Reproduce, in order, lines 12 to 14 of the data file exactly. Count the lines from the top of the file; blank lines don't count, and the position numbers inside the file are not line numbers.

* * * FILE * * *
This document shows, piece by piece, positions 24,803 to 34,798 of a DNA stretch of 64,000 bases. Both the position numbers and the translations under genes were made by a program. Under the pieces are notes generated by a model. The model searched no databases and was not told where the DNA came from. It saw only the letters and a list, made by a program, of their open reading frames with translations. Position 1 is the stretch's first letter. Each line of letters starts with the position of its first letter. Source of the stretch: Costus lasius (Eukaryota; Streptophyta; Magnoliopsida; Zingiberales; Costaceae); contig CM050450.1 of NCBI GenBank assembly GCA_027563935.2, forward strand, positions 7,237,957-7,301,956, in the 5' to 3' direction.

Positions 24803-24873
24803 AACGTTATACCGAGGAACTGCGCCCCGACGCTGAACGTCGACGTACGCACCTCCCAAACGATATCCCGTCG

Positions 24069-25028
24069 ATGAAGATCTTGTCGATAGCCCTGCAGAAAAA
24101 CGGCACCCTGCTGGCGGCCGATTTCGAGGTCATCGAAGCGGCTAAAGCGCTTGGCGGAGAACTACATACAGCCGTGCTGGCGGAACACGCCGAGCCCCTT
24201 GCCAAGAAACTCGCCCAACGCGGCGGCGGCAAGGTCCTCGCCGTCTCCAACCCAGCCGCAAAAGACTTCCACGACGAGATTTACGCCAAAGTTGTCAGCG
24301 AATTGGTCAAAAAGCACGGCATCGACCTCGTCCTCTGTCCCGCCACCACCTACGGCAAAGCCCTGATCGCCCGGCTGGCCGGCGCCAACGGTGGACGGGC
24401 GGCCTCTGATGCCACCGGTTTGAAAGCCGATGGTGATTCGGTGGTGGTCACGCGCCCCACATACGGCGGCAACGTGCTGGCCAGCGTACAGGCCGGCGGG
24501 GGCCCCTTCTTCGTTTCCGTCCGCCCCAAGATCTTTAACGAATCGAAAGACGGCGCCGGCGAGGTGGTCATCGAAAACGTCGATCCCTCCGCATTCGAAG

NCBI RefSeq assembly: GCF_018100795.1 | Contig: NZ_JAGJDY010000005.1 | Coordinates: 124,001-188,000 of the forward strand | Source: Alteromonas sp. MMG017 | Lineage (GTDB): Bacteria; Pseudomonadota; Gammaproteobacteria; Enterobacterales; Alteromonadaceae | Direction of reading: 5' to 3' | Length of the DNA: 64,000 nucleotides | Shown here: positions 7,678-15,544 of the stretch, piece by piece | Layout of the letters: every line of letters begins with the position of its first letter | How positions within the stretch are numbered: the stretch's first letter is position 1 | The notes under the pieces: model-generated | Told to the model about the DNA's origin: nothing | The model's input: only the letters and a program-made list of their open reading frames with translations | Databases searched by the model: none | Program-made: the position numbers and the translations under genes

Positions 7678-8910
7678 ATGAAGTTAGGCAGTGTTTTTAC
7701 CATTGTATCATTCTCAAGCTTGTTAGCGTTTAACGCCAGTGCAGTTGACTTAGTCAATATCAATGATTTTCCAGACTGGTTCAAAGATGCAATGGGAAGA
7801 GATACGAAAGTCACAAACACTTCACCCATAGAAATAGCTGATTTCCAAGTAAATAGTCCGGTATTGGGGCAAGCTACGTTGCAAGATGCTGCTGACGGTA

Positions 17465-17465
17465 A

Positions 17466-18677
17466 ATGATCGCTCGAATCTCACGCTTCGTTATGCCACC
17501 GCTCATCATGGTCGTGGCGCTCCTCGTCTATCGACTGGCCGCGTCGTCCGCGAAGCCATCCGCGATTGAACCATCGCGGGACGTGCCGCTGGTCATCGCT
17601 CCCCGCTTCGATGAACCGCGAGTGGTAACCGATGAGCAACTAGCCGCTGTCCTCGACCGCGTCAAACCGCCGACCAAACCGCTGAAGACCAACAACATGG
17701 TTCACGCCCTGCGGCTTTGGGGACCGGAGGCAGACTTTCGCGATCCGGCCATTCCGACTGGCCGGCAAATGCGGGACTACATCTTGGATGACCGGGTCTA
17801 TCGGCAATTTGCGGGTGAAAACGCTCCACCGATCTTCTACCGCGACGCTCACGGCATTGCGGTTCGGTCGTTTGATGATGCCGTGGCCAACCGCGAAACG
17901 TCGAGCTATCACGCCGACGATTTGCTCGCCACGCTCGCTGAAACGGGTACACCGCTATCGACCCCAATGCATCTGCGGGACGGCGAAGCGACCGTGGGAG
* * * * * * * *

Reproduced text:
Positions 7678-8910
7678 ATGAAGTTAGGCAGTGTTTTTAC
7701 CATTGTATCATTCTCAAGCTTGTTAGCGTTTAACGCCAGTGCAGTTGACTTAGTCAATATCAATGATTTTCCAGACTGGTTCAAAGATGCAATGGGAAGA